I ended up with seven rope clutches across Rags' cabintop (stock J/92s had three), plus three cam cleats. I'd have to scratch my head to remember what lines they held (and it's only been a year).
    Though I haven't seen Tom's boat, I'll take a guess at what all those lines are leading aft. Mileage may vary.

    Port side (in Jackie's pic) in no particular order are the port side choker, the topping lift, a Cunningham, the reef tack downhaul, and the vang. Starboard side, out of view, is a winch, and the main halyard, the outhaul, the reef clew outhaul, all led through clutches, and the starboard side choker cam.

    The mainsheet and choker are the most important lines on the boat. The choker is adjustable from either side. The choker pulls the front end of the wishbone aft and flattens the sail, or when eased, relaxes wishbone tension and makes the sail fuller.

    The likely reason the upper lifeline is low on the aft pushpit is to facilitate the mainsheet passing cleanly on gybes.

    We'll see if Tom P. or Wylieguy validates any of this, or, more likely, I'm off in left field.
    Last edited by sleddog; 11-25-2019 at 03:32 PM.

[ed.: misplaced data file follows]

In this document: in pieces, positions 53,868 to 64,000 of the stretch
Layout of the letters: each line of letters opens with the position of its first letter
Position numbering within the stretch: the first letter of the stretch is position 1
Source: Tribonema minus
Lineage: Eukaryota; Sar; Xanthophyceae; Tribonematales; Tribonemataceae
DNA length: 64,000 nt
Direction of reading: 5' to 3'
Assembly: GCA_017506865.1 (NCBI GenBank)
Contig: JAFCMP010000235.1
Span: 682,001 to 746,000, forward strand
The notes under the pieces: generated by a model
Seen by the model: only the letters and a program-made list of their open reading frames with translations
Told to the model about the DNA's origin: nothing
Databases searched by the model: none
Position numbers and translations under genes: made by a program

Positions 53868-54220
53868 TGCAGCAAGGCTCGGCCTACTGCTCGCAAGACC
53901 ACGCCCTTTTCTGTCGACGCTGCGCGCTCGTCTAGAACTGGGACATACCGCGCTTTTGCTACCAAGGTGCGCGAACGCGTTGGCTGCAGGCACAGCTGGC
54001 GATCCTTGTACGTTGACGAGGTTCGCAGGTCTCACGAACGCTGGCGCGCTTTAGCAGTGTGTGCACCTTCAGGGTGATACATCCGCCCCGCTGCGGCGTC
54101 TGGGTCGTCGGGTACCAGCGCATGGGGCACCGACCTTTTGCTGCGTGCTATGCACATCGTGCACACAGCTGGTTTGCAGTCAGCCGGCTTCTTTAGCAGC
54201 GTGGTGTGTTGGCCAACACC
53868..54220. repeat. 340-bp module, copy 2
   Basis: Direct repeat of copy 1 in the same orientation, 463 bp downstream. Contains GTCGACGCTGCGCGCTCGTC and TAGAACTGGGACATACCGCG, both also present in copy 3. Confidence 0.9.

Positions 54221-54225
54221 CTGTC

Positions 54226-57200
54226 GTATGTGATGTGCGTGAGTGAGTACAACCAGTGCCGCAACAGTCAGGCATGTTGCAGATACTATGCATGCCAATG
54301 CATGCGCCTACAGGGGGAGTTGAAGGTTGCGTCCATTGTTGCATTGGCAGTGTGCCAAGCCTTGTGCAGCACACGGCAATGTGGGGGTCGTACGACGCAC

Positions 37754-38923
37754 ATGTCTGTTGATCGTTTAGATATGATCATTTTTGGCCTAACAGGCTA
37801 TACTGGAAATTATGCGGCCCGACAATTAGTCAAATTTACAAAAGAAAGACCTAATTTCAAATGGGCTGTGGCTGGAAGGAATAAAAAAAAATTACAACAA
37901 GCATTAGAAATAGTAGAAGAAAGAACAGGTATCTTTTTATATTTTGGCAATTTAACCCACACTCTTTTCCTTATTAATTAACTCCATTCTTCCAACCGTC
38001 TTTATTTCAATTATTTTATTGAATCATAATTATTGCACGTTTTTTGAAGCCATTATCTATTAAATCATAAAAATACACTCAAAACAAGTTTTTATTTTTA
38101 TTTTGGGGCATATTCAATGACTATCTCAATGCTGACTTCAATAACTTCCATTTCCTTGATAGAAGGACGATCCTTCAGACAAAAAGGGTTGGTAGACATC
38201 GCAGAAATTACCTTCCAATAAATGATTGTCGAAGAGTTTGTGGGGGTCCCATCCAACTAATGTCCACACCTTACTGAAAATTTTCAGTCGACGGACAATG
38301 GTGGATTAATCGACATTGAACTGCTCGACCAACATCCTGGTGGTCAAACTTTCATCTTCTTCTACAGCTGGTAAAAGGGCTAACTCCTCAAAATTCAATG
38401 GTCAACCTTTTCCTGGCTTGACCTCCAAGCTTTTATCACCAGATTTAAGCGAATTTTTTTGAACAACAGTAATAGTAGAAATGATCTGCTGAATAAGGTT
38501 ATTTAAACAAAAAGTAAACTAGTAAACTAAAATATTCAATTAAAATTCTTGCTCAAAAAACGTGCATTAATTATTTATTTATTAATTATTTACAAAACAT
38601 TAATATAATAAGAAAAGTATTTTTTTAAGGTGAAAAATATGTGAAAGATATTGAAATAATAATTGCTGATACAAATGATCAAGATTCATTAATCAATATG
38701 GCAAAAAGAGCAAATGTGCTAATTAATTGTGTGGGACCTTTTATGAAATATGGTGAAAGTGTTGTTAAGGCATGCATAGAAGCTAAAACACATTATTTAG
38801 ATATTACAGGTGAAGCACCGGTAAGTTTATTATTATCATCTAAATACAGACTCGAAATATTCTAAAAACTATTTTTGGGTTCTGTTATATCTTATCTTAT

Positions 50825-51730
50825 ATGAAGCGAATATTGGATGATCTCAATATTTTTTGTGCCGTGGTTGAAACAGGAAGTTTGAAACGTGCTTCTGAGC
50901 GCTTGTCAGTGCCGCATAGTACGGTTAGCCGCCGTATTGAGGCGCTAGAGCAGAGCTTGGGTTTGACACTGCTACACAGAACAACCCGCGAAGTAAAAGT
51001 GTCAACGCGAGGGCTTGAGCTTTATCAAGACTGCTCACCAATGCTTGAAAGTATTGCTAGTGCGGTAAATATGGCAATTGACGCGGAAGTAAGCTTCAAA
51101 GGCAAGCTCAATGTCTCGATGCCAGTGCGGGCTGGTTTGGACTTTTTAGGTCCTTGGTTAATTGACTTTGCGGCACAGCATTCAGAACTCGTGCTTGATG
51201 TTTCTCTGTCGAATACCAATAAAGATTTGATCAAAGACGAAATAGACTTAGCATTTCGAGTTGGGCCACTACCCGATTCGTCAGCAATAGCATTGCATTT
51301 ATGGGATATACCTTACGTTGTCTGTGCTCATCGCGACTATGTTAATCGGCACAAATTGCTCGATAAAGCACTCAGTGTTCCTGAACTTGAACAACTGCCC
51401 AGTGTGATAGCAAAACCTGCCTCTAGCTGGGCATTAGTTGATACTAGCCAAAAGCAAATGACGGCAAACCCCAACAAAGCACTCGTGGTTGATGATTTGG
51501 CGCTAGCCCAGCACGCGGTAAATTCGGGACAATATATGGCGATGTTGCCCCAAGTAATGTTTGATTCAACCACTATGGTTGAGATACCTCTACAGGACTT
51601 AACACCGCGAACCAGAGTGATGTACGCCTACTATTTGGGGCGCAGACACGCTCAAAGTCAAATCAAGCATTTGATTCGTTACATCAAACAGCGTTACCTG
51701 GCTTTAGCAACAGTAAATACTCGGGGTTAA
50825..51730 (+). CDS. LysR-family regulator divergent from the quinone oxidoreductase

8. #3548
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    Jan 2008
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    Santa Rosa
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    "Simple's" definition is complex. On "NANCY" there are: (1) a double-ended mainsheet, (2) a double-ended "choker"), (3) a sail halyard, (4) a "boom vang" (although it 's not a vang), (5) a downhaul/Cunningham (combined on 1 line since the tack "floats"), (6) 2 reefing lines, and (7) a topping lift. If you count the "ends" it comes to 10. Other Wylie are rigged similar, but there are variations.

    You'd be surprised how much adjustment(s) occur. It's a "simple" sail with a million shapes.

  9. #3549